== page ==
Solar material startups are struggling like they’re selling pet food online in 2001. But could the military be an answer in these hard times? Venture capital-backed solar startup Alta Devices has decided to start selling its solar modules for applications for both soldiers and for drones that spy on and attack enemies.
Alta unveiled two designs on Friday that are charging mats of 10-watts and 20-watts, both of which are much smaller than other solar charging mats out there. Alta plans to make the cells at its existing, 2 MW production line and hire another manufacturer to put the cells into the mats.
The company’s CEO, Chris Norris, told us Alta also plans to announce a military contract within the month, and from there raise a new round of funding in 2013 to build a 40MW factory, which could end up being located in Asia. Alta Devices was founded in 2007 and has raised $120 million in venture capital from investors such as Kleiner Perkins and Dow Chemical.
A soldier’s pack could weigh 100 pounds, and over a third of that are batteries to power various communications and safety devices. Alta claims its solar chargers could reduce that battery heft by 70 percent, or roughly 25 pounds.
The company says it can pack more charging power into a small footprint than other solar cell developers because it’s developed a process for harvesting more energy from a set of materials that already are inherently better at turning sunlight into electricity than the more common materials. Alta’s solar cells can convert a whopping 28.8 percent of the sunlight they take in into electricity, compared with the mid- to high-teens that most common solar cells on the market can achieve today.
Why isn’t Alta targeting rooftop solar panels yet? Currently Alta’s panels are more expensive than the less efficient but abundant solar cells that have been flooding the market in recent years. So Alta had to look elsewhere for its initial set of customers, and the military, unlike utilities, power plant builders, and home owners, are more willing to pay a premium for more power in a small space. Down the road when Alta decreases its manufacturing costs, it could go after rooftops.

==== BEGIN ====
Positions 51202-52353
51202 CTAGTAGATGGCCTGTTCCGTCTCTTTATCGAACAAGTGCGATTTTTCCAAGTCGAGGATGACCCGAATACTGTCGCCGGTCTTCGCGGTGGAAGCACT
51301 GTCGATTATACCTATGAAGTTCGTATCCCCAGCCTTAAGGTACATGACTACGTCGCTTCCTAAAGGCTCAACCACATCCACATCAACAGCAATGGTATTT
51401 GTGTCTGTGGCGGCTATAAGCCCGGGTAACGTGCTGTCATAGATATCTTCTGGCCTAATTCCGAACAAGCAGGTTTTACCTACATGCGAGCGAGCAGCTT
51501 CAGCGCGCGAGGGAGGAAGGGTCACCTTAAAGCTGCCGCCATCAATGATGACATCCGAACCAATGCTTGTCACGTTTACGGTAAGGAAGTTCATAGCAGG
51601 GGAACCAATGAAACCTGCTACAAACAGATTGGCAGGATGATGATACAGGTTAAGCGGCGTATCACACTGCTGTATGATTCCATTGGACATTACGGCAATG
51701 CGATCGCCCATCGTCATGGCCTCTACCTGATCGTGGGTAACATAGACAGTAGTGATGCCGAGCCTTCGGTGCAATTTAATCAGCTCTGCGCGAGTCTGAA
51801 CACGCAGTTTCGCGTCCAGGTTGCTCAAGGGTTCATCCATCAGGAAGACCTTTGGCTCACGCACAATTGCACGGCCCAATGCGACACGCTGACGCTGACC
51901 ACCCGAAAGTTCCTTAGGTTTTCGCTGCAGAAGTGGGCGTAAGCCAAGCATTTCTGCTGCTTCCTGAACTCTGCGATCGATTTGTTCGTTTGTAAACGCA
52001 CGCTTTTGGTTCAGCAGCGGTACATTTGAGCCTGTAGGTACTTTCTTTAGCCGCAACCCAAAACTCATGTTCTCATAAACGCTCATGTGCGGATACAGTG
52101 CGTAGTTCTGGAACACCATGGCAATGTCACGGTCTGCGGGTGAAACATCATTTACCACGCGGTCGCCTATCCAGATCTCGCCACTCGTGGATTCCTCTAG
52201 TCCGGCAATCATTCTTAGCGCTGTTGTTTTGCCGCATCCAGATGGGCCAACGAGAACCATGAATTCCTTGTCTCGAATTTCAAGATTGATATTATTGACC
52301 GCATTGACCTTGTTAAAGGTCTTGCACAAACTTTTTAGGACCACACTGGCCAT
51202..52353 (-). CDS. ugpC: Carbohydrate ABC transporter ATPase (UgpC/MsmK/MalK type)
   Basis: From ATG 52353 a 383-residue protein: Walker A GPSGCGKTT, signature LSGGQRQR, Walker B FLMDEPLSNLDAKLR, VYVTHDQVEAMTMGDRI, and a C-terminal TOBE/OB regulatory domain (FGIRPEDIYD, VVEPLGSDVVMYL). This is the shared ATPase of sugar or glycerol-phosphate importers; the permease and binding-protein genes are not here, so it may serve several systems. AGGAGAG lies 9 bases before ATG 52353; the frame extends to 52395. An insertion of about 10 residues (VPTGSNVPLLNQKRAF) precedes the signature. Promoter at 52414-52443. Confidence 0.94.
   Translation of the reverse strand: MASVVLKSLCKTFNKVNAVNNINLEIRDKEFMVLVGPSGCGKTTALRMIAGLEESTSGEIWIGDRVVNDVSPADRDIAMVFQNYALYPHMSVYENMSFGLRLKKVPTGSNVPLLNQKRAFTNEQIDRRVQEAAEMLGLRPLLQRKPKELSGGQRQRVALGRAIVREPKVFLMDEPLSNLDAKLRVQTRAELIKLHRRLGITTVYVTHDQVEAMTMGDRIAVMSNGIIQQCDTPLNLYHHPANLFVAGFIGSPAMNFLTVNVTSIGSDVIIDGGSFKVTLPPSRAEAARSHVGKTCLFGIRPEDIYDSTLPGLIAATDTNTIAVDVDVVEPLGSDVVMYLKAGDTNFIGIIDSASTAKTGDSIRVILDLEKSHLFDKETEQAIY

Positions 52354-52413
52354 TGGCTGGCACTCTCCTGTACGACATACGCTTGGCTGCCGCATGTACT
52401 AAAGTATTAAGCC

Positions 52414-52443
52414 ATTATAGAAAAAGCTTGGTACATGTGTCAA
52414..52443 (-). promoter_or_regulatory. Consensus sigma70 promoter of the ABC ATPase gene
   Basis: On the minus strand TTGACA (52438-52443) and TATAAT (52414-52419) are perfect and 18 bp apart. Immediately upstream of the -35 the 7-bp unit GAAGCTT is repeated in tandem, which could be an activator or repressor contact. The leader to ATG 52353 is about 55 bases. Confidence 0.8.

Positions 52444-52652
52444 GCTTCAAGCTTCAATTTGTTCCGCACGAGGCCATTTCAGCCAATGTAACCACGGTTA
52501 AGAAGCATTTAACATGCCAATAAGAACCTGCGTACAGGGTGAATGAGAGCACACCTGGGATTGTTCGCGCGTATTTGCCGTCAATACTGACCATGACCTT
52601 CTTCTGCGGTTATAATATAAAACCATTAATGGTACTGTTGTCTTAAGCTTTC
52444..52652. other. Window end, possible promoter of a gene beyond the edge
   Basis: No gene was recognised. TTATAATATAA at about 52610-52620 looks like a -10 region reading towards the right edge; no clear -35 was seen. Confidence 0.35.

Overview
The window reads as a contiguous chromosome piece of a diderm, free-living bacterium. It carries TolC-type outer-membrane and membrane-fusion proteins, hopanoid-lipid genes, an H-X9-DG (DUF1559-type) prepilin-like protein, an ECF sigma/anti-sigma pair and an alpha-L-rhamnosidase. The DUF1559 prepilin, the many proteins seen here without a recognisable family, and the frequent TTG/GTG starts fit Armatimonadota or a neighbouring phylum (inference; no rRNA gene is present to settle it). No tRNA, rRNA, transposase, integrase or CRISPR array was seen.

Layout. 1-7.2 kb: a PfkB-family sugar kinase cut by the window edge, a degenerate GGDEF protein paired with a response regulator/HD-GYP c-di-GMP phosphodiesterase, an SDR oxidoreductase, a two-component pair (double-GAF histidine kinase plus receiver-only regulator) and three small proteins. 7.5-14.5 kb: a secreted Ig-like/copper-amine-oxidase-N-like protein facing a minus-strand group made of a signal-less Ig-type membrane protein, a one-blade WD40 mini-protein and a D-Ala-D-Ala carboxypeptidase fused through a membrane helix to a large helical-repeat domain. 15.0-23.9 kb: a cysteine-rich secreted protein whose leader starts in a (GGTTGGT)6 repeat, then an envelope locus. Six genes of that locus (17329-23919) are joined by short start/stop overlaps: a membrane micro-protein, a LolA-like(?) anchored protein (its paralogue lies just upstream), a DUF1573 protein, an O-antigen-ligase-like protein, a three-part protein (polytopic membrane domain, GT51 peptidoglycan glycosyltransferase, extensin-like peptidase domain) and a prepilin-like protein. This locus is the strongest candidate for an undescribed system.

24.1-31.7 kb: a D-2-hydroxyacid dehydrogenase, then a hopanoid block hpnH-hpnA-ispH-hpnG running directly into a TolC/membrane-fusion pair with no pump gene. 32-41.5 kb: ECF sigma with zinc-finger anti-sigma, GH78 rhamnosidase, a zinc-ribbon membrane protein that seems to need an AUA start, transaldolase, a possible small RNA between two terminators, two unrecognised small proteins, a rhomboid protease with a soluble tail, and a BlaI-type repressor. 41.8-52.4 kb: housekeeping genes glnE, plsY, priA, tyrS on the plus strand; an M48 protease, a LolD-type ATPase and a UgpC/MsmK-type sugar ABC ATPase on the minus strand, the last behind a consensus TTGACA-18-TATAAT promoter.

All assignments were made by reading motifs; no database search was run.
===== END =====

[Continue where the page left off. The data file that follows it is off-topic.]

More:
Alta is hardly alone among the solar manufacturing startups that have been forced to pivot their business plans because the market for conventional solar panels has way too many suppliers. That imbalance of supply and demand has caused high-profile bankruptcies of startups who couldn’t reduce their production costs quick enough. Solyndra, Abound Solar, Global Solar Energy and Twin Creeks Technologies are among the startup casualties.
The challenges that Alta and other solar startups have faced also are plaguing companies working on batteries for electric cars. Electric car sales haven’t grown as quickly as expected by tech companies, and that has sent battery developers to look for alternative markets, such as consumer electronics. But even there, the startups face tough competition from battery giants that have ruled the world of computers, cell phone and other mobile devices for a long time.